Productive sales teams are all alike; every unproductive sales team is unproductive in its own way.
This line is never truer than when it comes to proposal management strategies for remote sales teams. (With apologies to Leo Tolstoy.)
There are three major approaches to proposal content management that we see all the time here at Proposify. We’ve found that unproductive, and therefore unhappy, sales teams tend to use a variation of one of the first two strategies. I’m calling them The Silos and The Free-For-All and I’ll explain more about them below.
But we find that happy and productive sales teams are the ones that move to a third hybrid approach as they implement proposal software that combines all the best parts of the Silos and Free-For-All workflows.
Why does The Hybrid approach work so well? It’s organized. It’s scalable. It increases productivity. It’s easy for sales reps to use and provides sales leaders with the insight they need to keep the pipeline flowing.
What kind of sales teams is The Hybrid effective for? It’s hard to keep control of proposal content, quality, and consistency when everyone’s under one roof. That challenge increases when your sales team works remotely. That’s why while a hybrid strategy like this works for most sales teams, it’s ideal for remote sales teams or sales teams working out of multiple offices.
In this post, I’ll outline these three main strategies that sales teams use, including some real-life examples, then I’ll talk about why the first two will leave you and your remote sales team frustrated and wasting time, plus why and how you can implement the third with your sales team using proposal management software.
3 strategies for remote sales team proposal content management (and why only one of them actually works)
Let’s take a look at these three strategies and the hallmarks of each approach. To illustrate these strategies, I’m going to use two Proposify customers’ ‘before’ proposal processes and one customer’s process after they digitized their workflow.
No, I’m not talking about Chip and Jo’s store and venue in Waco, Texas. This is about the silos that are created when there is little collaboration and oversight in the sales doc creation process.
Here are the hallmarks of The Silos approach to proposal content management:
Each person on the team is making their own proposals.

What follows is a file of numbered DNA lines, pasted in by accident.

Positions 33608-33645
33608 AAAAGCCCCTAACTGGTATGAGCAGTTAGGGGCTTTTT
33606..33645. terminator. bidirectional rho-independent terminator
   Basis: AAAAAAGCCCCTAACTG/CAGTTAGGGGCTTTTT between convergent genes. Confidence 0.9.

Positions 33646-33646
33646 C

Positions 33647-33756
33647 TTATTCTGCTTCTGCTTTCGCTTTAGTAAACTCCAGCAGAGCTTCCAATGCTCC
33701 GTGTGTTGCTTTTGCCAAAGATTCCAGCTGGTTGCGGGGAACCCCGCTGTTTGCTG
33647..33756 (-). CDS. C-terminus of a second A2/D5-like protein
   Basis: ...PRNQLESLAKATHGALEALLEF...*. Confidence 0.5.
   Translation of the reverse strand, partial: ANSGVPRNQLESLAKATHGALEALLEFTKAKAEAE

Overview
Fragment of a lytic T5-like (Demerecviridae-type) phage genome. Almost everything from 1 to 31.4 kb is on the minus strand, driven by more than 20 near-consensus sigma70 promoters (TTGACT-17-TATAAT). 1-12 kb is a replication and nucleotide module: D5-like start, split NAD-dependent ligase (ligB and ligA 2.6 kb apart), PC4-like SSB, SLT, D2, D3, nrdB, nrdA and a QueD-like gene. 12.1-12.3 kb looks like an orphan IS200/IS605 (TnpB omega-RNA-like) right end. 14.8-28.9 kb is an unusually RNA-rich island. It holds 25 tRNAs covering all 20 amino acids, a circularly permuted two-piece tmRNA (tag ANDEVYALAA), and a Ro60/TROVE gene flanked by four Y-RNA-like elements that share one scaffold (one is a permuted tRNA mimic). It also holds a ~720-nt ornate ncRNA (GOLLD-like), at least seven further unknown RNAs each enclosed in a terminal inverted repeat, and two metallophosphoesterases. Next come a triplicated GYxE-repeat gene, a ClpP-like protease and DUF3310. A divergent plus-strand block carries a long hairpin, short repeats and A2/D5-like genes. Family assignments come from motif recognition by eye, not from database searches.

Starting essentially from scratch (or close to it) to create each proposal.
Proposal content stays with individuals (in email inboxes or on computer desktops) instead of with the team.
No quality control because team leads don’t have insight into what’s going into proposals and what’s going out to clients.
Design and build firm Dimensional Innovations was once trying to work through a siloed sales doc workflow. Though their team needed to collaborate on proposals, there was no central library or easy way to share information across departments. Misplaced content would lead to duplicated effort and then managing those multiple Word docs via email meant proposals would get buried or lost.
This one is just like it sounds—a disorganized process with lots of people and moving pieces involved. With the free-for-all approach, it can take a sales team a long time to create proposals but the extra effort is rarely reflected in the finished product.
Here’s what that looks like:
Multiple versions of Word- and PDF-based proposals floating around.
Time wasted by sales reps as they search for previous documents to copy and paste from.
Everyone has access to all proposal content, which creates an opportunity for errors.
With everyone grabbing different versions and pieces of content, the finished product is inconsistent.
SaaS company Orlo’s previous proposal process was like the sales doc version of a game of Telephone. With no set template, the proposals going out were so pieced together that they didn’t resemble the original starting-point document anymore. But all that copying and pasting actually ate up more time and the sales team struggled to hit their goal of sending out 20 proposals a month.
The Hybrid approach takes the best of the processes above and throws away the inefficient parts. Controlled collaboration and freeing oversight sound like oxymorons but they’re actually hallmarks of a hybrid proposal content management strategy.
Here’s how that plays out in practice:
Documents, content pieces, and assets are shared in a controlled way using user roles and permissions.
Collaboration is made easier with a central content hub and approval workflows help sales leaders enforce consistency in sales docs.
This strategy is able to scale as team headcount or proposal volume increases.